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Set7 Reader Response Journal Guide Revised

Set7 Reader Response Journal Guide Revised

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Published by bgeller4936
Response Journal Guidelines for Students
Handout 2

•

Take time to write down anything in relation to the text. If certain statements intrigue you, or if you are attracted to characters or issues or problems, write your response. Try to take at least five minutes to write when you have finished an assignment or when you have put your book down for a break. You may want to write something that strikes you then. Make connections with your own experience. What does the reading make you think of?
Response Journal Guidelines for Students
Handout 2

•

Take time to write down anything in relation to the text. If certain statements intrigue you, or if you are attracted to characters or issues or problems, write your response. Try to take at least five minutes to write when you have finished an assignment or when you have put your book down for a break. You may want to write something that strikes you then. Make connections with your own experience. What does the reading make you think of?

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Published by: bgeller4936 on Aug 27, 2009
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Response Journal Guidelines for Students
Handout 2 
Take time to write down anything in relation to the text. If certain statementsintrigue you, or if you are attracted to characters or issues or problems, write your response. Try to take at least five minutes to write when you have finishedan assignment or when you have put your book down for a break. You may wantto write something that strikes you then.
Make connections with your own experience. What does the reading make youthink of? Does it remind you of anything or anyone?
Make connections with other texts or concepts or events. Do you see anysimilarities between this text (concepts, events) and other texts (concepts,events)? Does it bring to mind other related issues?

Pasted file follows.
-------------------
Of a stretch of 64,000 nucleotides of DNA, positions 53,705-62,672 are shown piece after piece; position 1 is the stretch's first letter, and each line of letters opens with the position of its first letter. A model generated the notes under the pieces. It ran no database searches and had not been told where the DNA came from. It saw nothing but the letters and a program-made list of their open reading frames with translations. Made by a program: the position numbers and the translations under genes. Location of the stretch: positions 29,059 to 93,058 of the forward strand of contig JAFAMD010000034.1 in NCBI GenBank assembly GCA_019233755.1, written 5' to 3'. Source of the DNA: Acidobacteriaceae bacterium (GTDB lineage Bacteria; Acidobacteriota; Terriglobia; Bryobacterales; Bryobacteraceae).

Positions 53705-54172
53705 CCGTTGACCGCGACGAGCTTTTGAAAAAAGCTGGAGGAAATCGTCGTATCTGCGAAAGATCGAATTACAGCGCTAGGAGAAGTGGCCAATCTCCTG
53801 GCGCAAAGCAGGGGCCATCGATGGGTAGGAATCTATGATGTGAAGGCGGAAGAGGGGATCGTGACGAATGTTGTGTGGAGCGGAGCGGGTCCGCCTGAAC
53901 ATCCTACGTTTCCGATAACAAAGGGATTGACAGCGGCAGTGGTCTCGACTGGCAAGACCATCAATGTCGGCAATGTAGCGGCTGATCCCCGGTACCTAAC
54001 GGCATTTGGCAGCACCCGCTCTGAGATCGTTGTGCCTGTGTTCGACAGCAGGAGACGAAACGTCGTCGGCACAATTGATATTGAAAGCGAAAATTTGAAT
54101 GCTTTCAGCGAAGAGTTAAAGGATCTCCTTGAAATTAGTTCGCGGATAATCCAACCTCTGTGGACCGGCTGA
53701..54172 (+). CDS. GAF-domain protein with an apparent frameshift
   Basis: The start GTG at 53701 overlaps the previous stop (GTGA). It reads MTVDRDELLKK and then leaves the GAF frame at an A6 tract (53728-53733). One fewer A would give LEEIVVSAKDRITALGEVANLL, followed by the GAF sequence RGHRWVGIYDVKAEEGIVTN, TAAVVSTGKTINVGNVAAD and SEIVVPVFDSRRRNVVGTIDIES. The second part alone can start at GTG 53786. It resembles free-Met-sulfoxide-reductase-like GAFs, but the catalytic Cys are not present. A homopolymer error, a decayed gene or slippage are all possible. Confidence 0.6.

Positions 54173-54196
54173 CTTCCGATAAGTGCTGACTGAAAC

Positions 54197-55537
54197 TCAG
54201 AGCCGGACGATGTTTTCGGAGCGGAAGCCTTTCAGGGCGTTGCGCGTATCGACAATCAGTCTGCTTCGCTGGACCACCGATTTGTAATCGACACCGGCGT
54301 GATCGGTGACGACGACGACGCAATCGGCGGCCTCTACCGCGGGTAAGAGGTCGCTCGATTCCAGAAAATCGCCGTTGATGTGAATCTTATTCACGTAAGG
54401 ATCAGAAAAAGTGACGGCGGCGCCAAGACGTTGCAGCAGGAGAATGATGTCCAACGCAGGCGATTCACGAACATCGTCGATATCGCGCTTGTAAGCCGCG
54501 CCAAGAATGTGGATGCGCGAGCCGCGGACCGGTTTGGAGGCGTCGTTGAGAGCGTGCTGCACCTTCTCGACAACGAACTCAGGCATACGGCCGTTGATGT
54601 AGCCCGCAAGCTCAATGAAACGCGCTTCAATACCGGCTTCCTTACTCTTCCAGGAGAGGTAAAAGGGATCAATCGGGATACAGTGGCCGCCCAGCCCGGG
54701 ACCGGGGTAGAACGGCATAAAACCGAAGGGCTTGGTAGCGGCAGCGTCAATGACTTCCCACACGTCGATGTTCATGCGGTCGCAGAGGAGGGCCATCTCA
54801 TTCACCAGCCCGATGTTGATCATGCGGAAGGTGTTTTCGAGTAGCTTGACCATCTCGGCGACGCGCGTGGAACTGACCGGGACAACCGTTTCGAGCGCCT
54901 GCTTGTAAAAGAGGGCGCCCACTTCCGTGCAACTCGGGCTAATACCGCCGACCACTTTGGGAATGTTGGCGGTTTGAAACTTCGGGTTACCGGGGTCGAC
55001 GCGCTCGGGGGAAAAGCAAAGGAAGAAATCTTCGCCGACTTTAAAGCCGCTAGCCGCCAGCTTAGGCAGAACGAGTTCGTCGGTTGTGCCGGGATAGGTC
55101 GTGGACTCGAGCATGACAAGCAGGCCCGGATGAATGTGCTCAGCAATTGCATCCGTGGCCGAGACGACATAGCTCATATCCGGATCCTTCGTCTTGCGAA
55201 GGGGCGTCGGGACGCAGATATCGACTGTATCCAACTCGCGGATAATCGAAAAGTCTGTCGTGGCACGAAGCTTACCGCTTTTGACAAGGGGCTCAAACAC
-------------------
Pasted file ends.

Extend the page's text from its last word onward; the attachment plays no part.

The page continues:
Ask yourself questions about the text: What perplexes you about a particularpassage? Try beginning, “I wonder why…” or “I’m having trouble understandinghow…,” or “It perplexes me that…,” or “I was surprised when….”
Try agreeing with the writer. Write down the supporting ideas. Try arguing withthe writer. On what points, or about what issues, do you disagree? Think of your journal as a place to carry on a dialogue with the writer or with the text inwhich you actually speak to him or her. Ask question; have the writer respond.What happens when you imagine yourself in his or her shoes?
Write down striking words, images, phrases, or details. Speculate about them.Why did the author choose them? What do they add to the story? Why did younotice them? Divide your notebook page in half and copy words from the textonto the left side; write your responses on the right. On a first reading youmight put checks in the margin where the passages intrigue you; on the secondreading, choose the most interesting ideas and then write about them.
Tim West and Debbie Hurt, CD1, Set 7 Across Five Aprils—A Novel StudyC·R·E·A·T·E for MississippiCopyright ©2002. All rights reserved.This document may be copied and distributed for nonprofit educational purposes only provided that credit is given to C·R·E·A·T·E for Mississippi.

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